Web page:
Salt is a powerful Python-based automation and remote execution engine which allows users to issue commands to multiple machines directly.
But not without the inevitable security issues.
F-Secure, the eminent data security research institute, said an initial scan revealed more than 6,000 vulnerable Salt instances exposed to the public internet.
The latest being two severe security flaws discovered in the open-source SaltStack Salt configuration framework that could allow an adversary to execute arbitrary code on remote servers deployed in data centres and cloud environments.
Built as a utility to monitor and update the state of servers, Salt employs a master-slave architecture that automates the process of pushing out configuration and software updates from a central repository using a "master" node that deploys the changes to a target group of "minions" (e.g., servers) en masse.
The communication between a master and minion occurs over the ZeroMQ message bus.
According to F-Secure researchers, the pair of flaws stays within the tool's ZeroMQ protocol.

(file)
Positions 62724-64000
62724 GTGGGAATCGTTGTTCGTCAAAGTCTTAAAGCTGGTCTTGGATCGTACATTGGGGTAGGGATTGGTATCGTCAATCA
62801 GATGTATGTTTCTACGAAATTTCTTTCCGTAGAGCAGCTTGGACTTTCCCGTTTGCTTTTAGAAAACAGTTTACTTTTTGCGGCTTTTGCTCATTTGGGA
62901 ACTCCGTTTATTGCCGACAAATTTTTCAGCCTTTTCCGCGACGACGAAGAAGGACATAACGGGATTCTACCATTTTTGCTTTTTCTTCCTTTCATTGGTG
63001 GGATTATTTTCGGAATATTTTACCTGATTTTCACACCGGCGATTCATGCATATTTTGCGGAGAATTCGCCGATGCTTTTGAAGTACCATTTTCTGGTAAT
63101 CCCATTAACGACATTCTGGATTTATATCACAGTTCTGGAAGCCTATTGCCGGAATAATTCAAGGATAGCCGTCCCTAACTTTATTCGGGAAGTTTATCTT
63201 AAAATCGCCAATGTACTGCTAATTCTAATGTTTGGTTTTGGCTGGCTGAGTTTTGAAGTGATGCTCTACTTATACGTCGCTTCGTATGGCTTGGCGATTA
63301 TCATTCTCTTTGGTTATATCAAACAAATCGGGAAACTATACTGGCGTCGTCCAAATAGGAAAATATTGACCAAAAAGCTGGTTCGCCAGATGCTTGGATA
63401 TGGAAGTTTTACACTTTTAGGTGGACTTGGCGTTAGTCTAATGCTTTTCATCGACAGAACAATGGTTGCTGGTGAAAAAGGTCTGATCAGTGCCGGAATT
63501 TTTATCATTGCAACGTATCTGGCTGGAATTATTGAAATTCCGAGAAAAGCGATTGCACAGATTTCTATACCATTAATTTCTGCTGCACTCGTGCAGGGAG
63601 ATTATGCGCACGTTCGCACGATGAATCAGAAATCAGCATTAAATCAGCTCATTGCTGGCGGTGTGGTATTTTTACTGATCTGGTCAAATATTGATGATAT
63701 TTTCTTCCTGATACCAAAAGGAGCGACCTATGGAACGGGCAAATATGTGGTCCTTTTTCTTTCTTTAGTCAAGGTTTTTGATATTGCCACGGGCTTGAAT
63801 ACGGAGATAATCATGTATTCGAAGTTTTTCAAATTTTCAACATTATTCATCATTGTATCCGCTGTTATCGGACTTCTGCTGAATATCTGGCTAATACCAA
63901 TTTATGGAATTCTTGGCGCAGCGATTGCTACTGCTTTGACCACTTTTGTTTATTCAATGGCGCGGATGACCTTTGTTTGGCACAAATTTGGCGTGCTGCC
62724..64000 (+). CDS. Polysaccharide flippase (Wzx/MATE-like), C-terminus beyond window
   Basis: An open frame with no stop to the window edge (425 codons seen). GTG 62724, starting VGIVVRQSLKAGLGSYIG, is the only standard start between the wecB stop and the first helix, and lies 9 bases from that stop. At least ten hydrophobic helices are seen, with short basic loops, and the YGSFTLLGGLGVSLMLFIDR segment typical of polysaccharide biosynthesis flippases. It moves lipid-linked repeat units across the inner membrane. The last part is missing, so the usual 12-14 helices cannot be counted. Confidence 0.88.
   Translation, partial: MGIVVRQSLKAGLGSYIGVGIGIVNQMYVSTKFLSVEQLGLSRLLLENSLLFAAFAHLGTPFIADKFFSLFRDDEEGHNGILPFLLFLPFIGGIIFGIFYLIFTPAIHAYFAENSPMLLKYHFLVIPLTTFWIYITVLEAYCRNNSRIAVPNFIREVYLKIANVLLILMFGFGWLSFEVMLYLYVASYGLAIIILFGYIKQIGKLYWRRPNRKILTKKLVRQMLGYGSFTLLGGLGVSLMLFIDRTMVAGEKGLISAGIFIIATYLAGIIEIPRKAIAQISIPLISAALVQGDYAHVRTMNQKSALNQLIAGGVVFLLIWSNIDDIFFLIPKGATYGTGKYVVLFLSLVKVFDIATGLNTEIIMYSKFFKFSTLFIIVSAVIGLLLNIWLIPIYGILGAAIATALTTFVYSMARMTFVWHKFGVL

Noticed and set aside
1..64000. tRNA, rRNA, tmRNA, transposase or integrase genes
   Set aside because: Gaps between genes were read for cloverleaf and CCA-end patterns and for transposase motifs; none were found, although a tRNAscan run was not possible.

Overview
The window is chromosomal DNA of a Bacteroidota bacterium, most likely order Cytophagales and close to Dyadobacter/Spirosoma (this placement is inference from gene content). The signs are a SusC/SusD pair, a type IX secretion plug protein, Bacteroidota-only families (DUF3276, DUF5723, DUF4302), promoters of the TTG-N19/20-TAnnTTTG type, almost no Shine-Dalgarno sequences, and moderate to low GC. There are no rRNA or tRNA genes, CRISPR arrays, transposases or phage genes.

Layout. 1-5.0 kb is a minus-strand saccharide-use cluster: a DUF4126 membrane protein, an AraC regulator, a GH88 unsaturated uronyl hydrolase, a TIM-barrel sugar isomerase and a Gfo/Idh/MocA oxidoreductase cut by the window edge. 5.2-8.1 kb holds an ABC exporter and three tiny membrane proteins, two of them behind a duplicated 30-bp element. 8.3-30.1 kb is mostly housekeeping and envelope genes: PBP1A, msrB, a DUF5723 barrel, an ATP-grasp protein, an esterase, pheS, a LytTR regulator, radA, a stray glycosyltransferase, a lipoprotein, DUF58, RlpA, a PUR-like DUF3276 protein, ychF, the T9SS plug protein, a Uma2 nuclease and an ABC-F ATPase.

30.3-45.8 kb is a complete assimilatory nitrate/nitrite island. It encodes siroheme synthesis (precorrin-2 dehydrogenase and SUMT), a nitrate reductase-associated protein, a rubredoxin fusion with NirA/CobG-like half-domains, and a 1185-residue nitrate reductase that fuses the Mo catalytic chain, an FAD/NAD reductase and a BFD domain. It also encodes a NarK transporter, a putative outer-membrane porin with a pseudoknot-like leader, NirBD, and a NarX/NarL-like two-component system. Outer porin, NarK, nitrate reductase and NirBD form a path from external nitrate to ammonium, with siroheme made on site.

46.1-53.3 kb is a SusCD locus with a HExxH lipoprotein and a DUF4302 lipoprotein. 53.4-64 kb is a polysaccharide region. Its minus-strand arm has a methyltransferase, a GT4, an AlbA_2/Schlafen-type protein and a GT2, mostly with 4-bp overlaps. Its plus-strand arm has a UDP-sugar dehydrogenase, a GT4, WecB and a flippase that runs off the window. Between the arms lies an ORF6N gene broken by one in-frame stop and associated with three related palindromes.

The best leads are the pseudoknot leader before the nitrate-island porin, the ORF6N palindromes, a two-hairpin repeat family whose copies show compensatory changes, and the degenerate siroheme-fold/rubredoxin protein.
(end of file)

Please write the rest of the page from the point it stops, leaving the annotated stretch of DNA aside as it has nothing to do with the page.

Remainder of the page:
"The vulnerabilities described in this advisory allow an attacker who can connect to the 'request server' port to bypass all authentication and authorization controls and publish arbitrary control messages, read and write files anywhere on the 'master' server filesystem and steal the secret key used to authenticate to the master as root," the researchers said.
"The vulnerabilities, allocated CVE IDs CVE-2020-11651 and CVE-2020-11652, are of two different classes," the cybersecurity security firm further said.
"One being authentication bypass where functionality was unintentionally exposed to unauthenticated network clients, the other being directory traversal where untrusted input (i.e., parameters in network requests) was not sanitized correctly allowing unconstrained access to the entire filesystem of the master server."
Both the flaws are susceptible of severe exploitation in the wild for which SaltStackis requesting its users to follow the best practices to secure the Salt environment.
SaltStack has just released a patch (version 3000.2) addressing the issues, rated with CVSS score 10.
It's highly recommended that Salt users update the software packages to the latest version.
"Adding network security controls that restrict access to the salt master (ports 4505 and 4506 being the defaults) to known minions, or at least block the wider Internet, would also be prudent as the authentication and authorization controls provided by Salt are not currently robust enough to be exposed to hostile networks," the researchers said.
So all the data centres of the world 'worth its salt' it's time for you to do the needful.
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